The Royal Society

Supplementary material from "The problematic Cambrian arthropod Tuzoia and the origin of mandibulates revisited"

Posted on 2022-11-24 - 08:11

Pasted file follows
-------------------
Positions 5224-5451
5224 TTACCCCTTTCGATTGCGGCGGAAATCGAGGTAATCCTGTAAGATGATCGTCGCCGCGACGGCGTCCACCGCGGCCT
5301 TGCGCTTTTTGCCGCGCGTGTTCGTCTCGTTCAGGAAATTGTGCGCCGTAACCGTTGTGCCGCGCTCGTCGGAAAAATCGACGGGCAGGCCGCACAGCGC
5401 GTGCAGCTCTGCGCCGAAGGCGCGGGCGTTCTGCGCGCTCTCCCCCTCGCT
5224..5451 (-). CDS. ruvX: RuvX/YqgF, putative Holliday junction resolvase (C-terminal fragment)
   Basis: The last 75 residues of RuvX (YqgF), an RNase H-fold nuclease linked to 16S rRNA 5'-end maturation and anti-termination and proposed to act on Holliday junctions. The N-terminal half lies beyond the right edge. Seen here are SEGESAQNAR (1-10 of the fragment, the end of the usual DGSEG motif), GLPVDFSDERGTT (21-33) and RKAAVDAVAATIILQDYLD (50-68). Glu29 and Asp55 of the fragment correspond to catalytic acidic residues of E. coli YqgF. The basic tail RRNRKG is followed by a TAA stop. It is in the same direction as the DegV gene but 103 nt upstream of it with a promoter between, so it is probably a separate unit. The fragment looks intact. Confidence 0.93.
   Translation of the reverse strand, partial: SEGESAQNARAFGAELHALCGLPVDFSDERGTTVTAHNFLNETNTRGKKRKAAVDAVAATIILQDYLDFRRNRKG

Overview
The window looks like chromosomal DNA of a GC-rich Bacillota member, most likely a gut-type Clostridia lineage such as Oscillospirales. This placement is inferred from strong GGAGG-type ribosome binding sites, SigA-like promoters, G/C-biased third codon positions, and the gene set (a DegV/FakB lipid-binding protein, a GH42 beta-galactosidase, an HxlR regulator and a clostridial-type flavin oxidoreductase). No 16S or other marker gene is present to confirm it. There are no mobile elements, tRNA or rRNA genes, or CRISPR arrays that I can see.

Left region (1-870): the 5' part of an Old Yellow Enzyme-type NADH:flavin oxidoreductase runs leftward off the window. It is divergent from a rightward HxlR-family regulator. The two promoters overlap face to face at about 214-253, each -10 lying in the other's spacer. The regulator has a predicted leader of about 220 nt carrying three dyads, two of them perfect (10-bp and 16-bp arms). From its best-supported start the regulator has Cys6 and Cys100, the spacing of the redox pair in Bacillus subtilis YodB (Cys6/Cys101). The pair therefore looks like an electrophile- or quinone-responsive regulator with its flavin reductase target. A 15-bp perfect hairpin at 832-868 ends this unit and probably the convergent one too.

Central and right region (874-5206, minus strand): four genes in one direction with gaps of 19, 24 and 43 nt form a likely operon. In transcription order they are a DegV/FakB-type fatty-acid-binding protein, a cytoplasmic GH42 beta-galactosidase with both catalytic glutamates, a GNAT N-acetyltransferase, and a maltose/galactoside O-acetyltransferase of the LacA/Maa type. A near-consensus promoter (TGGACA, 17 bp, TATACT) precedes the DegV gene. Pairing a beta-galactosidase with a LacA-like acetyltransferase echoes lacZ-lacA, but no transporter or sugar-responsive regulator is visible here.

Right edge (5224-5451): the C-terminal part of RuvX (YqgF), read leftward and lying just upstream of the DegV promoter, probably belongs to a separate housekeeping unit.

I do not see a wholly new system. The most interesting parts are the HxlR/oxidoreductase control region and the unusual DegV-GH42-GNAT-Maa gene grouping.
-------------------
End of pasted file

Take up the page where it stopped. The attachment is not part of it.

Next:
The origin of mandibulates, the hyperdiverse arthropod group that includes pancrustaceans and myriapods, dates back to the Cambrian. Bivalved arthropod groups such as hymenocarines have been argued to be early mandibulates, but many species are still poorly known, and their affinities remain uncertain. One of the most common and globally distributed Cambrian bivalved arthropods is Tuzoia. Originally described in 1912 from the Burgess Shale based on isolated carapaces, its full anatomy has remained largely unknown. Here, we describe new specimens of Tuzoia from the Canadian Burgess Shale (Wuliuan, Cambrian) showcasing exceptionally preserved soft tissues, allowing for the first comprehensive reconstruction of its anatomy, ecology and evolutionary affinities. The head bears antennae and differentiated cephalic appendages. The body is divided into a cephalothorax and a homonomous trunk bearing ca 10 pairs of legs with heptopodomerous endopods and enlarged basipods, and two pairs of caudal rami form a tail fan. These traits suggest that Tuzoia swam along the seafloor and used its spinose legs for predation or scavenging. Tuzoia is retrieved by a Bayesian phylogenetic analysis as an early mandibulate hymenocarine lineage, exemplifying the rapid diversification of this group in open marine environments during the Cambrian Explosion.


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